One of my new obsessions lately is focusing more on how successful people became so successful – and how I can learn from them. I’ve been reading a lot about how some of my idols like Oprah and Tim Ferriss got successful, and one thing I’m most curious about is how these people get everything done! I’m sure I can’t be the only one who feels like each day flies by, and yet you’re still stuck with an enormous to-do list. Unfortunately, the things that don’t need to get done ASAP – like that new idea you’ve had in the back of your mind for awhile – always seem to get pushed to the bottom of our priority lists. Right?! UGH.
I really want to focus on spending my time more meaningfully, which also means that I need to stop wasting time on certain things that aren’t helping me grow or contributing to my success. So as I’m doing research on some of my favorite peeps, I’m noting what they absolutely don’t waste their time on and honestly, I’m inspired.
Worrying about what others think.
I love this quote from Oprah: “Self-esteem comes from being able to define the world in your own terms and refusing to abide by the judgments of others.”
Trust me, I get it – it’s SO hard to not fall into a trap of worrying about what other people think about you. I can especially relate, since I’m constantly putting my silly/crazy/true self out there – never sure what you are going to think about me day in and day out. I’m guilty of letting myself spiral when I read a negative comment or start to feel unsure of myself. But when I stop and think about all the successful people I know, I realized that they don’t spend their time worrying about what others think about them – because they’re too busy building their empires. Mic drop.
Tim Ferriss came up with the four-hour work week strategy, and he is on point when he claims that you don’t need to be perfect to get started on an idea or a new project. I think we often hold successful people on another level and just assume their success is out of our reach – like maybe we feel like we’re not smart enough or as talented as they are? What sets successful people apart is that they don’t make excuses for why their idea won’t work, or why now isn’t a good time to start. Instead of making excuses for why their ideas won’t work, successful people spend their time trying to chip away at their goals – no matter how out of reach or crazy they may seem at the time. And I love that! Have you read my previous post on excuses?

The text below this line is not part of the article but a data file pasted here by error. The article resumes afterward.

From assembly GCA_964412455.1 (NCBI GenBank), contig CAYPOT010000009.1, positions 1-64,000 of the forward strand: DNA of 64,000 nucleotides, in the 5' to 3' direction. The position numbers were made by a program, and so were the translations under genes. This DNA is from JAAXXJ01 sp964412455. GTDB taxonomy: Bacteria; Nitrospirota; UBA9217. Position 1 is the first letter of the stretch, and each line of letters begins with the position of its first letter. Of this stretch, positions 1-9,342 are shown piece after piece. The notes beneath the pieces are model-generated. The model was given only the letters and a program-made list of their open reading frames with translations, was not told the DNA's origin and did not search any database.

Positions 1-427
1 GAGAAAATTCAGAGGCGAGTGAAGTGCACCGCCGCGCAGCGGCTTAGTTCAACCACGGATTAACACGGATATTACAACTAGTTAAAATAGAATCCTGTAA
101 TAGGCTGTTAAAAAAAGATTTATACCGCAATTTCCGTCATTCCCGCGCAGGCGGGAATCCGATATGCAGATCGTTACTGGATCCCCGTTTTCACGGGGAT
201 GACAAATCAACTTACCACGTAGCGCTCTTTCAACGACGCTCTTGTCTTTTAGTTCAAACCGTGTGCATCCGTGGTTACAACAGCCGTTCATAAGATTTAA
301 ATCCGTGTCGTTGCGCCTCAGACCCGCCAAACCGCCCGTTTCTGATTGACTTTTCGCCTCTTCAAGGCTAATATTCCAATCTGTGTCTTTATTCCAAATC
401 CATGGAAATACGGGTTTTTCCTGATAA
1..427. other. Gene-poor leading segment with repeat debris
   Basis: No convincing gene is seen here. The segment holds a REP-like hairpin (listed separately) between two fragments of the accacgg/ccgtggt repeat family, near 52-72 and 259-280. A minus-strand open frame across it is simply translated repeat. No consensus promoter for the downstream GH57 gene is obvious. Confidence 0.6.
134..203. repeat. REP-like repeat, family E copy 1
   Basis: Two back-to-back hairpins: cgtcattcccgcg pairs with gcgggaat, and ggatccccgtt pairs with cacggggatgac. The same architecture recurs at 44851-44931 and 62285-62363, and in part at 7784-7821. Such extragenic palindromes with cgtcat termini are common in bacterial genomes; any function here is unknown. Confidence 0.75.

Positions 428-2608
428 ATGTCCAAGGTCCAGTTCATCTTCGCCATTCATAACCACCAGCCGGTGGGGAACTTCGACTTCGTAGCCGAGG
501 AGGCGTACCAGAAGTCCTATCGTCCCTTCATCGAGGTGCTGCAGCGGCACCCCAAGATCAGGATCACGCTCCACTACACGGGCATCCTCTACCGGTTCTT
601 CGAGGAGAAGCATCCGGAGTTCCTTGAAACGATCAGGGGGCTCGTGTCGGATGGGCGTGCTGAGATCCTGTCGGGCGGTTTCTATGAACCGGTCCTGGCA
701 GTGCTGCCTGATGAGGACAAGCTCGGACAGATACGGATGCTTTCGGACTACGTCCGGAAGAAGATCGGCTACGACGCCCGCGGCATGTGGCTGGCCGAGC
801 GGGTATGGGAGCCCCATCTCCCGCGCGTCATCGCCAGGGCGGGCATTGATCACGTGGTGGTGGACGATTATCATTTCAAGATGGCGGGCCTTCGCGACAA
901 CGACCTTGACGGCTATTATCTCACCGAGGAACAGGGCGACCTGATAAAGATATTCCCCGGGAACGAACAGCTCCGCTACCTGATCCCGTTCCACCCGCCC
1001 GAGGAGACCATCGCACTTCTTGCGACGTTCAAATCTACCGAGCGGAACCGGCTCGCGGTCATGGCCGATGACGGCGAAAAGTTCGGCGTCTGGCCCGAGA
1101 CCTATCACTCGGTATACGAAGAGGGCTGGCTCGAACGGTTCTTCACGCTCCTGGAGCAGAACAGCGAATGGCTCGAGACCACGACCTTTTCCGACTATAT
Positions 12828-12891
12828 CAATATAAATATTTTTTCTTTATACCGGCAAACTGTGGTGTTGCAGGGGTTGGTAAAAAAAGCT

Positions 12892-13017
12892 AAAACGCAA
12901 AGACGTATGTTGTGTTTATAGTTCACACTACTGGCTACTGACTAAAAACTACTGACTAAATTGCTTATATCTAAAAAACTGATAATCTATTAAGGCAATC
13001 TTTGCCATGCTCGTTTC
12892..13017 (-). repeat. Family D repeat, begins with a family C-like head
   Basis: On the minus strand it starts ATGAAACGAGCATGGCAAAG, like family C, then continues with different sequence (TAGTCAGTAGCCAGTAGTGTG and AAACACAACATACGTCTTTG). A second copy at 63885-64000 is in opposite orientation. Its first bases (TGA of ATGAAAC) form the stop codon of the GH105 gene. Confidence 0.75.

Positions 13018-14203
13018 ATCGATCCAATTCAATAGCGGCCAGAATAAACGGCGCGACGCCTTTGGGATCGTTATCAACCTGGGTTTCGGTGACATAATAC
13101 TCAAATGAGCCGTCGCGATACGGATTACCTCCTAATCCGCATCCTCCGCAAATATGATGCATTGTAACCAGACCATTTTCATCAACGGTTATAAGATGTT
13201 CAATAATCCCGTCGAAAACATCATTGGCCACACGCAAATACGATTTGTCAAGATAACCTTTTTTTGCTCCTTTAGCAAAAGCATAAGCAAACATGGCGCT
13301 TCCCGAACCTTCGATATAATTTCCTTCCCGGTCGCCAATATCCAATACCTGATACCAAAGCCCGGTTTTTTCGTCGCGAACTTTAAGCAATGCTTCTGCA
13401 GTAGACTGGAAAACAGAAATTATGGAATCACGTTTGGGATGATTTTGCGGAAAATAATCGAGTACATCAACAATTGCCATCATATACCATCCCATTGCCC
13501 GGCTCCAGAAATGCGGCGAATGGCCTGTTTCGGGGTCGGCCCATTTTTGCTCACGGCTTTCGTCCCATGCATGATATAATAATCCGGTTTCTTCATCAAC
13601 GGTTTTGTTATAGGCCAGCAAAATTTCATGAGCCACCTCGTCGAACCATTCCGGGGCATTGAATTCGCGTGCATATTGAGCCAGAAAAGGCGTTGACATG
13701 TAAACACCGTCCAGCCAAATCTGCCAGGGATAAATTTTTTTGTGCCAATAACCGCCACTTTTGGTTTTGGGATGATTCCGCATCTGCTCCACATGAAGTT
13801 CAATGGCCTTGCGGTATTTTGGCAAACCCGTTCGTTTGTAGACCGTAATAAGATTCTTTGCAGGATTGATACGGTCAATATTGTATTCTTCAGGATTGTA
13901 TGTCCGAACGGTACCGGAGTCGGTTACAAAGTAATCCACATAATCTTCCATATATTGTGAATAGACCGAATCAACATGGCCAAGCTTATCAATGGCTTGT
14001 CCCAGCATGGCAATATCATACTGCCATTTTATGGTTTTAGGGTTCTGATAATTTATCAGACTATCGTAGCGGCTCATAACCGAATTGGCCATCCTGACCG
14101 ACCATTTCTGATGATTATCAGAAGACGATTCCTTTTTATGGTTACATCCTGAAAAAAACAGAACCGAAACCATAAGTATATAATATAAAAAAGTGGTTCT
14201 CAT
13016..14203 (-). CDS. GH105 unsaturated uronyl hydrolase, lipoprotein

Letting failure define them.
It’s easy to give up on something you’ve failed at, but next time you think about giving up on an idea you have, know that no great success was ever achieved without failure. For example, did you know that Thomas Edison attempted creating a light bulb 10,000 times before he was successful in making it? LIKE, WHOA! Imagine if he would have given up!? Successful people don’t focus on all the times they’ve failed and they don’t let those times define them. Instead, they focus on how they can learn from their failures – how those failures can help them grow and succeed moving forward.
Focusing on perfection.
This is hard for me to do because I’m a Type A perfectionist. And I hate to say it, but the truth is, you are never going to be perfect – and that’s okay, because none of us are. (Repeating this to myself on the regular.) Successful people don’t set perfection as their target because they know for a fact that it doesn’t exist.
Take Oprah for example – she knew she wasn’t the ideal journalist when she went into the business years ago. But she didn’t let that stop her from trying, and look where she is now. A lot of us don’t go after our goals or follow our passions because we don’t think we are good enough, or perfect enough. We spend our time comparing ourselves to who we think is perfect, and how we’re not able to accomplish what they have because they must be on a whole different level. There’s a saying – practice makes perfect. Hence, if you never work at something, you’ll never master it. So maybe, instead of focusing on perfection we just need to shift our mindset and start to focus on practicing.
Are you guilty of wasting your time on any of these things? What are some traits you’ve noticed in the successful people you know?
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